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Worker classification in the construction industry: an update

It’s been awhile since we last wrote about the issue of worker classification in the construction industry in Texas.

It has long been known that the percentage of workers in the construction industry here who are improperly classified is very high. As we noted in our August 22 post last year, one study put it at 40 percent.

The issue does not only have consequences for payroll tax compliance. It also affects workers’ compensation eligibility and Fair Labor Standards Act compliance.

In this post, we will take note of the fact that both business and labor groups are arguing that Texas requires more regulation to clarify the applicable standards.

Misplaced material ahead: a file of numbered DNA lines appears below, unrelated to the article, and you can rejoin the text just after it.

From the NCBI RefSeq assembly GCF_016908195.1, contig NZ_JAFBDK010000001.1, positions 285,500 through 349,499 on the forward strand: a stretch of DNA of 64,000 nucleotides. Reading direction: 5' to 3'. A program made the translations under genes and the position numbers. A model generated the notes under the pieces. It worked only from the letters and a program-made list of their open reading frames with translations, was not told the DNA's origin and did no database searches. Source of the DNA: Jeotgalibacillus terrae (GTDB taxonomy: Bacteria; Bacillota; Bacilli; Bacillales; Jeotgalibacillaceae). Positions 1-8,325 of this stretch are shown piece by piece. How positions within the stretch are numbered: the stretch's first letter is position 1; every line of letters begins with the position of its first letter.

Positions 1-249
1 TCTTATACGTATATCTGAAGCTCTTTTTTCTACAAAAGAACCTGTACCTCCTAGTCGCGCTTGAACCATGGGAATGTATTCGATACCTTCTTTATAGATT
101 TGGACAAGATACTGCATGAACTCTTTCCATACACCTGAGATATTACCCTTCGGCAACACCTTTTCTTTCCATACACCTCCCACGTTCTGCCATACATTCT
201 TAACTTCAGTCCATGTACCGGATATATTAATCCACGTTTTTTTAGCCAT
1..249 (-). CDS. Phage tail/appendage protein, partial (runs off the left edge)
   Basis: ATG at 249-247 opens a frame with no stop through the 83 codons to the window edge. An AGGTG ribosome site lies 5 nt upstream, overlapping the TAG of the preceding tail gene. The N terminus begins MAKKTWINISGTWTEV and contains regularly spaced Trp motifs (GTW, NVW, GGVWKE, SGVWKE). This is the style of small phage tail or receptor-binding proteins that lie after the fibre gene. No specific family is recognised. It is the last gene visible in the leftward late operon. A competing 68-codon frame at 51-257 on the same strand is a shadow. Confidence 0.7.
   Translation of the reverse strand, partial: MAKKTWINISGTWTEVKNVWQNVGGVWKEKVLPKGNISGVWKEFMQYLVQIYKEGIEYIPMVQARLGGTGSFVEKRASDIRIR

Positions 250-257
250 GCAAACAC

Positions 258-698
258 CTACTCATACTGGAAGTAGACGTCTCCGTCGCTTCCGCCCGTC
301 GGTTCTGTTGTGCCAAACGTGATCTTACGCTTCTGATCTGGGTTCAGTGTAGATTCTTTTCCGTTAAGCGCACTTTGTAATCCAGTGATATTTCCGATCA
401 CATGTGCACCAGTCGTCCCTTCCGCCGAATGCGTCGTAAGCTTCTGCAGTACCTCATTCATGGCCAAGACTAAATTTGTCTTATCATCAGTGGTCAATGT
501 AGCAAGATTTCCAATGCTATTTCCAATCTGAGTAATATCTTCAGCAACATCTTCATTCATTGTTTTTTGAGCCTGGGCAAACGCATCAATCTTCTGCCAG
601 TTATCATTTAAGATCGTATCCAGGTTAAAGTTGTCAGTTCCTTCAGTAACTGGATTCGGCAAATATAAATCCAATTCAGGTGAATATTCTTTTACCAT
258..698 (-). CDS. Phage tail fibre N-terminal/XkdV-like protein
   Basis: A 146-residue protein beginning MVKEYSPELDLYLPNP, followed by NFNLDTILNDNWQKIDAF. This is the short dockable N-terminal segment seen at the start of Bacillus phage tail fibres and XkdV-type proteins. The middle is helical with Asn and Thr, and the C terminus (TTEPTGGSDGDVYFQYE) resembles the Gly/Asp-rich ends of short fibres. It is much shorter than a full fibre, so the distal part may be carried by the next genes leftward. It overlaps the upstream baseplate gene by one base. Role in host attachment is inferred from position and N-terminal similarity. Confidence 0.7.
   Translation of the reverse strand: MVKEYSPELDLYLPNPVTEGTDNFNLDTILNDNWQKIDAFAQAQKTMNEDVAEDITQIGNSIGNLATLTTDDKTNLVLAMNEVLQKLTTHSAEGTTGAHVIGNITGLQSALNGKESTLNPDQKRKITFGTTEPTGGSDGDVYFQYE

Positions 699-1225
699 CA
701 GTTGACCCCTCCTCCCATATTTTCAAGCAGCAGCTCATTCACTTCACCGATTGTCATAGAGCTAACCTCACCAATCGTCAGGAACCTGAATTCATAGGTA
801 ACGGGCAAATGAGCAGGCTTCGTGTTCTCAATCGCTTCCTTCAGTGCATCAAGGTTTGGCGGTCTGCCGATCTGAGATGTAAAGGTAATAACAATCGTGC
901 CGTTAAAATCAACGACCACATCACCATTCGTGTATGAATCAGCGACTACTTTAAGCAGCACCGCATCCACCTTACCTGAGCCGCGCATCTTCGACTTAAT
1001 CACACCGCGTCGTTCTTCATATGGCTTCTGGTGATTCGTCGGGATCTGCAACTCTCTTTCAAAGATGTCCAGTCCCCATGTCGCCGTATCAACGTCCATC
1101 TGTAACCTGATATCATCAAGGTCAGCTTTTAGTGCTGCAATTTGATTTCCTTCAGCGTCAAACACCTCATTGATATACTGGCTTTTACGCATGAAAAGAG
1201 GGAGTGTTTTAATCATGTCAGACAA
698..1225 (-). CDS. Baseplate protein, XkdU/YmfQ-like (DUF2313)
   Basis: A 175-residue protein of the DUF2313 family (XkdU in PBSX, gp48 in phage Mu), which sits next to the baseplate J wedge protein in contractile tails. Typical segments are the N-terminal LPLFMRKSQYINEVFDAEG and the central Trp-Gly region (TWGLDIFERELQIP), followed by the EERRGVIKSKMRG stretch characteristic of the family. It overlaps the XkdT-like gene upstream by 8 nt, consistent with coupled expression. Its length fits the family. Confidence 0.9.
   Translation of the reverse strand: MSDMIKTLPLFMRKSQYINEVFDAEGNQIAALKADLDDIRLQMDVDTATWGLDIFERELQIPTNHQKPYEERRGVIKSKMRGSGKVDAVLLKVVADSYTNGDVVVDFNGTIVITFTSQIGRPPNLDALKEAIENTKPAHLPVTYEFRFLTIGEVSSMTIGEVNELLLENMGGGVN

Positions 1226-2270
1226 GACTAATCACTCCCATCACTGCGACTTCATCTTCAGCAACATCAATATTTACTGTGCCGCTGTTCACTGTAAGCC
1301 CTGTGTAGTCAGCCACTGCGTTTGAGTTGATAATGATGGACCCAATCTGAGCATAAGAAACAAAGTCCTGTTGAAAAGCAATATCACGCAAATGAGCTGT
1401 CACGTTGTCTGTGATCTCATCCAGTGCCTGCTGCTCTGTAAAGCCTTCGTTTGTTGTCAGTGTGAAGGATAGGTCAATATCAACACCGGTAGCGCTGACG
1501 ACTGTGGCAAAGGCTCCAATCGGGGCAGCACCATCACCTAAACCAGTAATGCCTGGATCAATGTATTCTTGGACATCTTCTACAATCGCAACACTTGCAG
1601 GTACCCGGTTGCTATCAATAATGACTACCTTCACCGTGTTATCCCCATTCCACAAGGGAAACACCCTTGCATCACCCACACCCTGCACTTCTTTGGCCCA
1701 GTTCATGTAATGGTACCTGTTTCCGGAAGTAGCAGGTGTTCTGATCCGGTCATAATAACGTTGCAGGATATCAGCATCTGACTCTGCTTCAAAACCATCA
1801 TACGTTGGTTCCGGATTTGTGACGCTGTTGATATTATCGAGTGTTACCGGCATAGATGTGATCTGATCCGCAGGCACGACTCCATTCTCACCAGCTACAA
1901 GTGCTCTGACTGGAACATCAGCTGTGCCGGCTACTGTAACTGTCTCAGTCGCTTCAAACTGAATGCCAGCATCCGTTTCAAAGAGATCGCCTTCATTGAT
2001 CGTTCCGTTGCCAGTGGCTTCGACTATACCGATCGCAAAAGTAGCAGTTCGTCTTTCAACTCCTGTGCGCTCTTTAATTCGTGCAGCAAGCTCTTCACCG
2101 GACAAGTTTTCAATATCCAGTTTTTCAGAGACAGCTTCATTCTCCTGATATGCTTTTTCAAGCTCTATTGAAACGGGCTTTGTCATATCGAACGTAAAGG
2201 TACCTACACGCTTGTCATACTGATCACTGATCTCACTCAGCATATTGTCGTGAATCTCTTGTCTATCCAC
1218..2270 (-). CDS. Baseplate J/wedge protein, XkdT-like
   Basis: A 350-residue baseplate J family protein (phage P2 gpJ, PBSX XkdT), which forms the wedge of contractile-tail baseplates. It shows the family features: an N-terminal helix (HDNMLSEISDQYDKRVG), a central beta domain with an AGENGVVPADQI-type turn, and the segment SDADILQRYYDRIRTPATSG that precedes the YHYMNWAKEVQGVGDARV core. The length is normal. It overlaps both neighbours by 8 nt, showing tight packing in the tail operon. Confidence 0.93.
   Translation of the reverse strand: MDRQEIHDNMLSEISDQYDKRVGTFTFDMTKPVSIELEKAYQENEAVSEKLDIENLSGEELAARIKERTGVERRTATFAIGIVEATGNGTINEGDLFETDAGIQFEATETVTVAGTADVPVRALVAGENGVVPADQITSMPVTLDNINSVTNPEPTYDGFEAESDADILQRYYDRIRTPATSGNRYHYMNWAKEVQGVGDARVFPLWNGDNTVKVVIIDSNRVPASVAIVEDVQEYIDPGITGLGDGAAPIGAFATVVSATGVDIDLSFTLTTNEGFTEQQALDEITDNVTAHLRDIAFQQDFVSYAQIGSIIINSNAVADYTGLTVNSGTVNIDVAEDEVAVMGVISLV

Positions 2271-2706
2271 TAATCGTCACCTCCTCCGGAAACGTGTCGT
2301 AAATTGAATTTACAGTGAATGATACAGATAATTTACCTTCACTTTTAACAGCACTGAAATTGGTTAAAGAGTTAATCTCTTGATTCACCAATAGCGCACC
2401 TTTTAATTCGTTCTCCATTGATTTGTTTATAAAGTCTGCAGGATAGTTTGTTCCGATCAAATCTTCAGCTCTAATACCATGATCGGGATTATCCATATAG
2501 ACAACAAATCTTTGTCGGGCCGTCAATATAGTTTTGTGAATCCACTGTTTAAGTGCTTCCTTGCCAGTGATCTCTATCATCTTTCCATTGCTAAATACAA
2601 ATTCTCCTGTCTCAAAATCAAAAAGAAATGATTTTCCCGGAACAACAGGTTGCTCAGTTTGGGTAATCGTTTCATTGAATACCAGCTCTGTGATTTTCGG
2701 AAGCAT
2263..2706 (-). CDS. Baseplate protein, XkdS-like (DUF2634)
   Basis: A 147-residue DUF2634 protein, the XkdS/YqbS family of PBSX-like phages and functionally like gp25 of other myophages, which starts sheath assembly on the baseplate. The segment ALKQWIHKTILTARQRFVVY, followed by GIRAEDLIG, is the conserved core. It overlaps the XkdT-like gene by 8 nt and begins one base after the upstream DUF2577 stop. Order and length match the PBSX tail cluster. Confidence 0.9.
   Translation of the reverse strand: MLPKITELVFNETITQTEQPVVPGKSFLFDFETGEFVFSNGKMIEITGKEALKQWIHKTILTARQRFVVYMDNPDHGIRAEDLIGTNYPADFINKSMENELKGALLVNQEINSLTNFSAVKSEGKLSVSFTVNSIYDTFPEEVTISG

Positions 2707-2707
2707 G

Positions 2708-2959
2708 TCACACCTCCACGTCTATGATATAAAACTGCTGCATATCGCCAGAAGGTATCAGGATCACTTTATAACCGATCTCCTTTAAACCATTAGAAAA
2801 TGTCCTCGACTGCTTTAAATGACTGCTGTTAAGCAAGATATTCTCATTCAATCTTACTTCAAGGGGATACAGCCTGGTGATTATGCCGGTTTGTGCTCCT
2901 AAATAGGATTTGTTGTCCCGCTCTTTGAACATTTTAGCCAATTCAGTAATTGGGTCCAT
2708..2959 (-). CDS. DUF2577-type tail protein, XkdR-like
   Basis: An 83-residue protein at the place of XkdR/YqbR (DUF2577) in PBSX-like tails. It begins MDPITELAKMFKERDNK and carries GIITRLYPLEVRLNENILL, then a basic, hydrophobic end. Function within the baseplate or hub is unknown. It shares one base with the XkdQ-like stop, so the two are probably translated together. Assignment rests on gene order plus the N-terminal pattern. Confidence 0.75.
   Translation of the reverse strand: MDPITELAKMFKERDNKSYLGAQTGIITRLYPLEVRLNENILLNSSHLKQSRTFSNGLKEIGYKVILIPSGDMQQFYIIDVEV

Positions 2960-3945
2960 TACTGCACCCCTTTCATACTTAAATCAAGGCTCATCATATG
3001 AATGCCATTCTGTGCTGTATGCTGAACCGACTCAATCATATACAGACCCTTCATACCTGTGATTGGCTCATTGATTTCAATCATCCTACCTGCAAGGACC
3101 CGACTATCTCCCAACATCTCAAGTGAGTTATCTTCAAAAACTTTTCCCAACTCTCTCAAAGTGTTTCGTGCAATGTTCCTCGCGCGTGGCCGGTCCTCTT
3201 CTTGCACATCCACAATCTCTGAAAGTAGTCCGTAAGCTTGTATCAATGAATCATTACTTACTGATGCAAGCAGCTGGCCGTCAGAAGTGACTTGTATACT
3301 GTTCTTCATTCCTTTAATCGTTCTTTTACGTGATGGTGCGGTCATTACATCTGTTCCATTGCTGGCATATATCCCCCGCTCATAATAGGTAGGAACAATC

The Texas House Business and Industry Committee held a hearing on safety and worker payment issues in the construction industry in late April.

One of the issues, of course, is possible misclassification of employees.

Construction is hardly the only issue where this is an issue. As we noted in our March 12 post, the IRS has been encouraging employers to reclassify workers as employees through the Voluntary Classification Settlement Program (VCSP).

But it is true that the classification question has been particularly contentious in the Texas construction industry.

Safety is also a big concern there. Safety training lags and Texas law often allows employers to sidestep workers’ comp responsibilities by getting workers to sign a waiver.

It remains to be seen what will come out of the hearing. But one possibility is the creation of an accreditation system for companies and contractors that meet certain standards on safety training and compliance with wage-and-hour laws.

Source: In These Times, "In Texas, Construction Reform Has an Unlikely Champion," Amein Essif, May 13, 2014

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